There’s a good chance you consider yourself an above average driver.  According to research published by the Association for Psychological Science, most people do – even though it’s statistically impossible for most people to above average at any given task.

This discrepancy could be because people use their own criteria to rank themselves. People who value cautious driving will probably be cautious drivers, and they’ll rank themselves highly for it. Likewise, people who value the ability to get from place to another as fast as possible will do the same. It could also be part of a general tendency to rank oneself as better than average.

Regardless of why it happens, it happens. If you want to know whether or not you’re actually a better than average driver, you need to look at cold, hard data. How often does the average person crash, and how does this compare to how often you crash?

Average Crash Statistics

According to an article published in Forbes, the average person files a claim for a car crash about once every 18 years. Based on this measure, if you’ve been driving for around 18 years, you should have been in about one crash. If you’ve been driving for about 36 years, you should have been in about two crashes.

Of course, dangerous driving doesn’t always result in crash. Sometimes it leads to a ticket. So how many tickets does the average person get?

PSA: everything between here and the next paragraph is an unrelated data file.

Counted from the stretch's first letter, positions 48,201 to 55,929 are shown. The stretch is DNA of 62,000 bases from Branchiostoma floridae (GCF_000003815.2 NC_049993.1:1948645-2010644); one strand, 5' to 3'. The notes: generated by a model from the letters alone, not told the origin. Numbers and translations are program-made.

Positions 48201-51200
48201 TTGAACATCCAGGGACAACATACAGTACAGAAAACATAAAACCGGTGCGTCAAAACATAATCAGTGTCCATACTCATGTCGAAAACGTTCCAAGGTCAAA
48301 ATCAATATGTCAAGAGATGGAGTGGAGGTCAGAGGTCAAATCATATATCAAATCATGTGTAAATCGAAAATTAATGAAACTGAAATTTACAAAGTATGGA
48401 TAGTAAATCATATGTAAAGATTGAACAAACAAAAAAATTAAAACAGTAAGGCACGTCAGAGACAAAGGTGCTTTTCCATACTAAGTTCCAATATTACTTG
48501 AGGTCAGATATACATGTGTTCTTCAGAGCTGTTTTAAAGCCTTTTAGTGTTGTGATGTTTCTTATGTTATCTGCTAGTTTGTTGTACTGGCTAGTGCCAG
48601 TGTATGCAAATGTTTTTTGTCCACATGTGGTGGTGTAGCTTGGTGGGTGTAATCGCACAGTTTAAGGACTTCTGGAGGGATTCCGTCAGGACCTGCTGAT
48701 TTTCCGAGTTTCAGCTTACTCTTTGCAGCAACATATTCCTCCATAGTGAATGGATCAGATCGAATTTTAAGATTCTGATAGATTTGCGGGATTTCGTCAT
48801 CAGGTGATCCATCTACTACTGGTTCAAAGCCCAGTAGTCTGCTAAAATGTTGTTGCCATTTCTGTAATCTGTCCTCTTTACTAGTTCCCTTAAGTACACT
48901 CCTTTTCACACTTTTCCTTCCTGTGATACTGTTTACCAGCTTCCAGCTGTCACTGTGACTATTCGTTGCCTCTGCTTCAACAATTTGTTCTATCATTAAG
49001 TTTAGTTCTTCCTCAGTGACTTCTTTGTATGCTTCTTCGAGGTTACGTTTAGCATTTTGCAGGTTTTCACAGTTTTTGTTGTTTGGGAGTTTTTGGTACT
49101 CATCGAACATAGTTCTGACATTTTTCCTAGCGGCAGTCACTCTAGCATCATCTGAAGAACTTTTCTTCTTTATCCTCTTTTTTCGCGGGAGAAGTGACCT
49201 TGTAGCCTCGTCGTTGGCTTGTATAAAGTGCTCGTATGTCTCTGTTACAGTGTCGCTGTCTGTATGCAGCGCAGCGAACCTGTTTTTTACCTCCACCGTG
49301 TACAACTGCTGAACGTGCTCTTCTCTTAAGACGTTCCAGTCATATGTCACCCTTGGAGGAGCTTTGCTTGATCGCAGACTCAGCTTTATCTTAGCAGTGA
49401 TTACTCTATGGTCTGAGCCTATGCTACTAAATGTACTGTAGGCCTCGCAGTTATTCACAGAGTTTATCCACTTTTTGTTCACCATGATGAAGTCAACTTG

According to a survey conducted by InsuranceQuotes, one in five Americans got at least one ticket in the last five years. This means 80 percent of drivers – the majority of them, by far – have not received a single ticket in at least five years.

What If You’re Not Average?

If you’ve gotten in more accidents than the average driver, don’t assume it’s just a matter of bad luck. You may be contributing to the crashes, even if they’re not entirely your fault. Likewise, if you’re racking up tickets, you’re probably doing something to catch the attention of police officers. Think about how you can become a safer driver.

  • Always drive sober.
  • Don’t drive distracted.
  • Don’t speed, weave in and out of traffic, tailgate or engage in other risky driving habits.
  • Be aware of other drivers and help them be aware of you. For example, use your turn signal.

If you’ve been in fewer crashes than the average person, you’re probably a pretty safe driver. Don’t relax now, though. Looking at the statistics another way, you might say you’re due for an accident. Continue practicing safe driving habits so you can keep beating the odds.